If Travis Mullis passes a psychological examination, then the earliest he could be put to death for the Jan. 29,
2008, stomping death of his 3-month old son, Alijah, would be April, the inmate said during a Wednesday
interview at the Galveston County Jail.

Mullis described the moment he sexually assaulted his son and stomped the life from him as a selfish impulse. A
sightseeing couple found Alija's lifeless body on the Galveston seawall berm near East Beach.

"The way it ended was not intended," Mullis said. "It was just more of a holy...Look what I just did. How am I going
to clean this up?"

Mullis left Galveston but surrendered on Feb. 1, 2008, and confessed to Philadelphia police that stomped Alijah
until he felt the infant's skull collapse. It was the only way to stop Alijah from crying, he said. Evidence in his
punishment hearing reveled Mullis sexually assaulted Alijah before killing him.

There was no thought process, Mullis said during the video conference interview with The Daily News. "Then
flight took over after that," he said.

A jury convicted Mullis of the capital murder in Galveston's 122nd District Court and affirmed the death penalty
sentence in March. The $168,843. combined fee approved for two defense lawyers, Robert K. Loper and Gerald
Bourque, was approved, and an appeals attorney was appointed.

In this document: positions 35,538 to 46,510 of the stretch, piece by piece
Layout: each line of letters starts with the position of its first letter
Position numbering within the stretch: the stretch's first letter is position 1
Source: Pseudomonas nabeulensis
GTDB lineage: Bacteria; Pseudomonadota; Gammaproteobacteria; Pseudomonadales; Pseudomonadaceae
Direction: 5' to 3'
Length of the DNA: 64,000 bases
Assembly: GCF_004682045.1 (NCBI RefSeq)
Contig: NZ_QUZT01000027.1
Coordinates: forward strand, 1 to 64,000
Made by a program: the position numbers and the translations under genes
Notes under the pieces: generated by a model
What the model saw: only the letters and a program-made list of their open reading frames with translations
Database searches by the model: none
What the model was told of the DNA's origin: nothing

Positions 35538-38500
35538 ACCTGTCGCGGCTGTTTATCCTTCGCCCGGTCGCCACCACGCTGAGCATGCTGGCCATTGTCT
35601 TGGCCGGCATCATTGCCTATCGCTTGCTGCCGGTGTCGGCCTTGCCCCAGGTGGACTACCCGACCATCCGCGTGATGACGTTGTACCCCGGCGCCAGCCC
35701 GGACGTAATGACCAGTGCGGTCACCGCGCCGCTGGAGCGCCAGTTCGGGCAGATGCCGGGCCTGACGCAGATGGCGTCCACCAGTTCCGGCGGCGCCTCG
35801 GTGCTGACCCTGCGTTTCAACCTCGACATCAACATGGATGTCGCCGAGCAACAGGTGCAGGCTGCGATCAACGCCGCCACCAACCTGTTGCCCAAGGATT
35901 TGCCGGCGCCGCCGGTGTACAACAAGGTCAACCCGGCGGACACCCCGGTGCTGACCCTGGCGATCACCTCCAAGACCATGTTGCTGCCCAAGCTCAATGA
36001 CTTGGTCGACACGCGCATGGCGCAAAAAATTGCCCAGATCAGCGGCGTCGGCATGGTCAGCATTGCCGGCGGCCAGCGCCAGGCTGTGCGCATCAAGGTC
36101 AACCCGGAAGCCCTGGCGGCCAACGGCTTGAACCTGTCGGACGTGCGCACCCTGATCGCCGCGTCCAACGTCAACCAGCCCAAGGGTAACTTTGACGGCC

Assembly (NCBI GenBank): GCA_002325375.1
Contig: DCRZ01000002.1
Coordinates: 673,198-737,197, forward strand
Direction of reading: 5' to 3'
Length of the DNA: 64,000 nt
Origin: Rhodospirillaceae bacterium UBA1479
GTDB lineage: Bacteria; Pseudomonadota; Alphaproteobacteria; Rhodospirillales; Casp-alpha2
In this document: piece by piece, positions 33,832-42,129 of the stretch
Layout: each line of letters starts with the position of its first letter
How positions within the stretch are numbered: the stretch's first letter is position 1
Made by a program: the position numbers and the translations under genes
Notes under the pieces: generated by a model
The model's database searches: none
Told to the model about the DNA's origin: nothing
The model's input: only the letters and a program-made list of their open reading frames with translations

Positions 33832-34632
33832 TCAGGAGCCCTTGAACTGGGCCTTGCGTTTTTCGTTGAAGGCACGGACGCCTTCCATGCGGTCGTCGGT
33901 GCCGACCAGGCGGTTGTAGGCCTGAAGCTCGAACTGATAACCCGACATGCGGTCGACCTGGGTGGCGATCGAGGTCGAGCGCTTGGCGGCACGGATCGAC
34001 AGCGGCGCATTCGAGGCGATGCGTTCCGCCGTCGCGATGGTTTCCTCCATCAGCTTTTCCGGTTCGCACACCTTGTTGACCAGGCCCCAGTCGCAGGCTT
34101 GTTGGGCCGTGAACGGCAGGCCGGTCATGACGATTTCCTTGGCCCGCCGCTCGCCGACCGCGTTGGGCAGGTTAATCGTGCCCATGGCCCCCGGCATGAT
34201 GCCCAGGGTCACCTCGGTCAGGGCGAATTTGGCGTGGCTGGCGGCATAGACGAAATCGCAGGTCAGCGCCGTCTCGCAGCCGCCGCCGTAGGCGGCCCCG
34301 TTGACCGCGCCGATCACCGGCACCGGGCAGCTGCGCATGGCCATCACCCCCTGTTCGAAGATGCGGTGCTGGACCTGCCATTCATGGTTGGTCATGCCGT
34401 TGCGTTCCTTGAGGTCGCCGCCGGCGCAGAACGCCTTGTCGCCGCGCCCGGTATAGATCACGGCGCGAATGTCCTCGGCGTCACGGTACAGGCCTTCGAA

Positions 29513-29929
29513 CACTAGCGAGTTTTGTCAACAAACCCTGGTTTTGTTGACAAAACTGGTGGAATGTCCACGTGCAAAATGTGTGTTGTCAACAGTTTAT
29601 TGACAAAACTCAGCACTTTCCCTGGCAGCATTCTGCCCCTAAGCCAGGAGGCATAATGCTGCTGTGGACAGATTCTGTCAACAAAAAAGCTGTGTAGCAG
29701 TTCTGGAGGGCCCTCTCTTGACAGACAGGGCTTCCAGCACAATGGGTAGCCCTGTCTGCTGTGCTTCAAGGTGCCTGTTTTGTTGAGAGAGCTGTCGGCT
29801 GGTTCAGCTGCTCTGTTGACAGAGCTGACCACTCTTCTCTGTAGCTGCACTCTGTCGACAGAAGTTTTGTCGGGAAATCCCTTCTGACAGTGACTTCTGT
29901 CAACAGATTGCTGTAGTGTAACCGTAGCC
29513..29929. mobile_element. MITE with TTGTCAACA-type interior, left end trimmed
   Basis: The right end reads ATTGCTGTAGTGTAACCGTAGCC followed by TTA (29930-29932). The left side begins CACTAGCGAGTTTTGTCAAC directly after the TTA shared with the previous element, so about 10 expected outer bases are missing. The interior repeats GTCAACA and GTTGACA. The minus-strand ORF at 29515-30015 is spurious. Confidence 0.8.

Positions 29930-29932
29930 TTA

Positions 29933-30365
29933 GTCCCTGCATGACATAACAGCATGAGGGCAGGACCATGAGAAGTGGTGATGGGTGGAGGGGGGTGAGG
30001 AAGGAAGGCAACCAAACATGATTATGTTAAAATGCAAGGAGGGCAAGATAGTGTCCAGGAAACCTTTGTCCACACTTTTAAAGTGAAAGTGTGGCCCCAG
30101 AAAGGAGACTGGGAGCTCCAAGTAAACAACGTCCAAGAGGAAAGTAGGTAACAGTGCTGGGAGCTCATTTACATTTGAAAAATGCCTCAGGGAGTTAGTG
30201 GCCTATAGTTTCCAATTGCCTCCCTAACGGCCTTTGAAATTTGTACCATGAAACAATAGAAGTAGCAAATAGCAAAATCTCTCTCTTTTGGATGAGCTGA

"Eye For An Eye"

"I've accepted the consequences the jury gave me," Mullis said. "I've accepted the verdict ... I don't feel it's
necessary to go through it again.

Mullis doesn't want to drag his relatives or anyone else through another trial, if it came to that, he said. "I have a
religious and moral belief of an eye for an eye", Mullis said. "I think the punishment is justified for the crime".

Is Mullis ready to die?

"I won't say I want to, but it is the consequence of my actions, and I'm accepting that," Mullis said.

Mullis urged anyone with emotional instability to seek help.

"Don't think you can handle it alone, because I couldn't," Mullis said. "I could have just the sexual assault charges,
and that by itself. It was unnecessary for any of it to happen."

If Mullis won't appeal, the Texas State Of Court of Criminal Appeals still would review the trial for constitutional

Hearing Set Oct. 11

In court documents, Mullis decided to represent himself on appeal. He has not filed any briefs in the case, First
Assistant District Attorney Donna Cameron said. Mullis said he doesn't intend to.

The court of Judge John Ellisor set a hearing for Mullis for Oct. 11 after a doctor has been able to evaluate Mullis
for his competency.

"When I waive my habeas, they're still going to do the constitutional review on direct appeal," Mullis said.
"Because I'm not filing anything, my habeas will expire Dec. 23. That's my deadline."

Anytime after that, Ellisor could affirm his sentence, Mullis said.

Once it's affirmed, the judge sets my date, and I can be executed roughly no early than 90 days," Mullis said.
"Which, depending on the court, could be as early as April of next year."

Mullis explained what it's like being on death row.

"Despite what I've heard from other people, my personal take on it is that it's really not that bad," Mullis said.
"When I first got there, I had people giving me all kinds of stuff."

Mullis told them that he couldn't afford to pay them back.

"They're like, "Hey id doesn't matter," Mullis said. "The next guy that comes to death row with nothing, make sure
he has something."

In his more than three yeas of jail and stated prison, what does Mullis miss the most?

"My son," he said.